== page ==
Weevil Infestation: A Wake Up Call to the Pitfalls of Flooded Rice Imports

Posted:

August 28, 2018

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AGHAM - Advocates of Science and Technology for the People is deeply concerned over the recent rice weevil infestation of about 330,000 bags of imported rice loaded at the Subic Bay and the Tabaco City, Albay Freeports. We urge the Duterte administration to immediately strengthen control and monitoring mechanisms on rice imports, especially if the quantitative restriction on importation is lifted should the Rice Tariffication Act be passed and implemented.

House Bill 5023 (An Act to Place Safety Nets for Filipino Rice Producers by Imposing Tariffs in Lieu of Quantitative Restrictions on Rice Imports, Directing Tariff Collection from Rice Imports and Projects and Programs that Enhance Rice Productivity and Increase Farmers Incomes, and Other Purposes), also known as the Rice Tariffication Act, will abolish the National Food Authority, the government agency tasked to ensure the nation’s food security, thus also removing the Minimum Access Volume that it has set for rice imports. Through this proposed bill government renounces its role in ensuring the food security of the country, including its duty to ensure that the quality of imported rice is safe for consumers. If passed, it will pave the way for a more liberalized environment for rice importation by allowing greater control by the private sector. This potentially increases the risk of importing infested rice as government will be with little power to police and monitor rice imports.

The mandate of the NFA of buffer stocking to supply the market with cheap safe-for-consumption rice requires the agency to employ post-harvest technology for grain storage, eliminating the risks of grain losses from storage pests. Fumigation is a common practice in grain storage technology to destroy stored product pests in all its stages from egg, to larvae, and to adult. If the NFA will be abolished, imported rice stocks will be at greater risk from weevil infestations.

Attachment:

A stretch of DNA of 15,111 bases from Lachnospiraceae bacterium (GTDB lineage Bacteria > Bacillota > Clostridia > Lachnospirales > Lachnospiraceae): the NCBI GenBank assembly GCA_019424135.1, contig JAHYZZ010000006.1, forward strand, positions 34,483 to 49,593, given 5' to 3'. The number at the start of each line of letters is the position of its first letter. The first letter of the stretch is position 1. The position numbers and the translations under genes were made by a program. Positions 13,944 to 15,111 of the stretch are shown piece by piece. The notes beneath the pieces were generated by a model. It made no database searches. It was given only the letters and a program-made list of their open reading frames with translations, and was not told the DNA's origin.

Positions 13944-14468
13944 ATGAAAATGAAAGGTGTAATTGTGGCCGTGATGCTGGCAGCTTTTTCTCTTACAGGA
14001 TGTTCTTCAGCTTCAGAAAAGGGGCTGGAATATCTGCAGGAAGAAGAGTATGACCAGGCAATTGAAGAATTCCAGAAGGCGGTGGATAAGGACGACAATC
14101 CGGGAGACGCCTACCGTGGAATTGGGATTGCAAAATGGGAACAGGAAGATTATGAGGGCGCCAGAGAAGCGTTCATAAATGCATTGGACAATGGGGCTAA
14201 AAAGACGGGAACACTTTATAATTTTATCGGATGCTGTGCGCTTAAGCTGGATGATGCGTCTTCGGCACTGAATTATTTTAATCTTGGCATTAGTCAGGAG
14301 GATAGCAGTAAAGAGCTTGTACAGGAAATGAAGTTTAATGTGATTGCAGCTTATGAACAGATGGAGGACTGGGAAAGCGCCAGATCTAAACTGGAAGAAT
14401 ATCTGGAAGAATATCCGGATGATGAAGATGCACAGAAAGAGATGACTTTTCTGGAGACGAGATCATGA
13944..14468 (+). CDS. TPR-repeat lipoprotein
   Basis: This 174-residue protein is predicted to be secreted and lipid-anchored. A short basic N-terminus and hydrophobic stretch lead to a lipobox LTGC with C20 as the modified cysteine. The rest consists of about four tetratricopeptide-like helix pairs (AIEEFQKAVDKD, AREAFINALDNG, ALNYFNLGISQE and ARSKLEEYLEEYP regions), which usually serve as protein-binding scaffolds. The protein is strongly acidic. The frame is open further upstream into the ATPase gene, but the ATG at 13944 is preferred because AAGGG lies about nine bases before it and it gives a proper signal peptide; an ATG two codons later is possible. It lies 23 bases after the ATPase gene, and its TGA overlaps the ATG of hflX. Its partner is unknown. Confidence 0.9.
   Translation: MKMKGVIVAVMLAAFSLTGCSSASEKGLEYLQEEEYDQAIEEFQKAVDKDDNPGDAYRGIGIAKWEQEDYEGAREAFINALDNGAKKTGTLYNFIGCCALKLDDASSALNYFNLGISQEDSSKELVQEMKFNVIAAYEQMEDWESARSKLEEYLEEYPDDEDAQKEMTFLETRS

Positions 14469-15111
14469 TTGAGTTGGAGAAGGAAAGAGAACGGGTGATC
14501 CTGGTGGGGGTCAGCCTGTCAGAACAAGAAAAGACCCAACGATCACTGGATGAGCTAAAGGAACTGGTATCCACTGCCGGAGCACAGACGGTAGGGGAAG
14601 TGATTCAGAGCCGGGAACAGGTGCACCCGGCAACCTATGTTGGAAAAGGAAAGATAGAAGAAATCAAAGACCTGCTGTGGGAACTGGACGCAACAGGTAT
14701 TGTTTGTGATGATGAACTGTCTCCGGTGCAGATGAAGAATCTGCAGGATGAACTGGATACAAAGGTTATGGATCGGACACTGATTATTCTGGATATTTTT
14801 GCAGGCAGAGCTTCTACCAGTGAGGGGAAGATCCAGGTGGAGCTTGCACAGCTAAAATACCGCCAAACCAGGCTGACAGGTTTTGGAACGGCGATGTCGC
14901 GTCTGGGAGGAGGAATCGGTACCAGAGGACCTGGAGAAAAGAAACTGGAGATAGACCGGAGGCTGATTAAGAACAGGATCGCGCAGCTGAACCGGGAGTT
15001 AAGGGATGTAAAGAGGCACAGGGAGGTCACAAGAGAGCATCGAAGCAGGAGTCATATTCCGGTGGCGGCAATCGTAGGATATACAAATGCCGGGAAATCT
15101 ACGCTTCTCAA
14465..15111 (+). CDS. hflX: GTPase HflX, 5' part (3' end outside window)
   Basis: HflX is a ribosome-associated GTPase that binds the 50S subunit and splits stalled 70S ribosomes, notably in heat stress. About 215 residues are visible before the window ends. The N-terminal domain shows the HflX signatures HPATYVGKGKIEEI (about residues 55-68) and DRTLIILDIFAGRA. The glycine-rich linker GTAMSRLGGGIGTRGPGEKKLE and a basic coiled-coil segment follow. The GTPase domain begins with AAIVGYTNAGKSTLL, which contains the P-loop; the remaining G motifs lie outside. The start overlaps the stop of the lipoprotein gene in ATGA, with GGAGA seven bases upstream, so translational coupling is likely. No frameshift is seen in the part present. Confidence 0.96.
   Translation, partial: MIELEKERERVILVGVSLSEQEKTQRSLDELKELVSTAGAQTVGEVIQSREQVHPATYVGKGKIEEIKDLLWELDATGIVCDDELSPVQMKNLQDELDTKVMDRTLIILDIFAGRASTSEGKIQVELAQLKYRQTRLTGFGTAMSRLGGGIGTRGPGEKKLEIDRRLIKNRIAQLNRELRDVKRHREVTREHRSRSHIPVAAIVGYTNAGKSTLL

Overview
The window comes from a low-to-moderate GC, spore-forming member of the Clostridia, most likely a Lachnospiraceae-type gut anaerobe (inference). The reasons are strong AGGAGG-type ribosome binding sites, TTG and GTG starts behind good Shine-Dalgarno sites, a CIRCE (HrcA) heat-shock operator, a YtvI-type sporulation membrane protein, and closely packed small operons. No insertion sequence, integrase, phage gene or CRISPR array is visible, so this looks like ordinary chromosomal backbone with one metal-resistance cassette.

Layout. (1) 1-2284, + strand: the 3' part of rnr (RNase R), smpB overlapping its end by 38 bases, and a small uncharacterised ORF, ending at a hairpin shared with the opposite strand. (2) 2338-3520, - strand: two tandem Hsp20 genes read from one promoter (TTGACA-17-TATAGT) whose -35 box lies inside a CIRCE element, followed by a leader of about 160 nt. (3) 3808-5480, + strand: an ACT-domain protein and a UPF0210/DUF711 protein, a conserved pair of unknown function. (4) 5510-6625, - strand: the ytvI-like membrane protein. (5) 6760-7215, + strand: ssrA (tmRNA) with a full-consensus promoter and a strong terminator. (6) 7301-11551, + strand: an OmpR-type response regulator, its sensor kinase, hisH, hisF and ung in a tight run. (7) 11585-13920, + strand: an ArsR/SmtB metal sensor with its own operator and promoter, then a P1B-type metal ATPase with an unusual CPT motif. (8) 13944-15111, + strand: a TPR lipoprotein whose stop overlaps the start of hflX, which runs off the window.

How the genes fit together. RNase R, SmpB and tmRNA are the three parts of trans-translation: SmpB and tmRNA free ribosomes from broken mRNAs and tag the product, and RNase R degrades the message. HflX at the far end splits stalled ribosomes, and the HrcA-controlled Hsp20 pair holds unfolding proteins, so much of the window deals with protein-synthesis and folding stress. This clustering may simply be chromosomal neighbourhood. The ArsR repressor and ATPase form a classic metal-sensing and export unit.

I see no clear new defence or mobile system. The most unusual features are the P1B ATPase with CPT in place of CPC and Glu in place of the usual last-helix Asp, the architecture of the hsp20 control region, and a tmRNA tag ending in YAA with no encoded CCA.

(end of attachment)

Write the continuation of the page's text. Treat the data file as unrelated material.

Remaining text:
Inefficient application of fumigants to rid rice stocks of pests is the most likely cause of this infestation found on rice imports currently stored at the Bicol and Subic freeports. And the fumigation of these imports should have been done at the country of origin. The critical role of the Philippines as the importing country is to ensure that the exporting country follows the Sanitary and Phytosanitary Measures for food safety and plant and animal health regulations set by the World Trade Organization, of which both are members. Hence, a strong Quality Control Standards and Procedures program must be set to protect consumers’ welfare. This would require strengthening the capacity of the country to control grain storage quality through better equipped and increased numbers of competent quality assurance officers, and sufficient postharvest laboratories and equipment, especially at the stage when the country is still relying on rice imports to feed Filipinos.

Food security and self-sufficiency is the mandate of the state which has a social accountability and responsibility to ensure that the people have access to safe and affordable food to all Filipinos. This crucial mandate should not be handed to the private sector, knowing its tendency to favor maximization of profit over better quality product and service delivery. It is necessary for government to intensify its intervention in control and monitoring of rice imports to resolve the problems of infestation.

AGHAM in the long-term is committed to continuing to strongly urge the government to develop long-term sustainable programs to end our dependence on rice imports, and to build our agricultural base through the development of our local agricultural and environmental resource sciences and industries. We call on all Filipino agricultural and environmental scientists and engineers to take part in this long-term national agriculture development program.

As we all work to develop our national agricultural sector, we move to limit the storage of big volumes of rice for longer periods of time as the country’s steady rice supply will now come from its own vibrant and dynamic local agricultural sector.

For reference:

Finesa Cosico
Secretary General, AGHAM

0917 8115445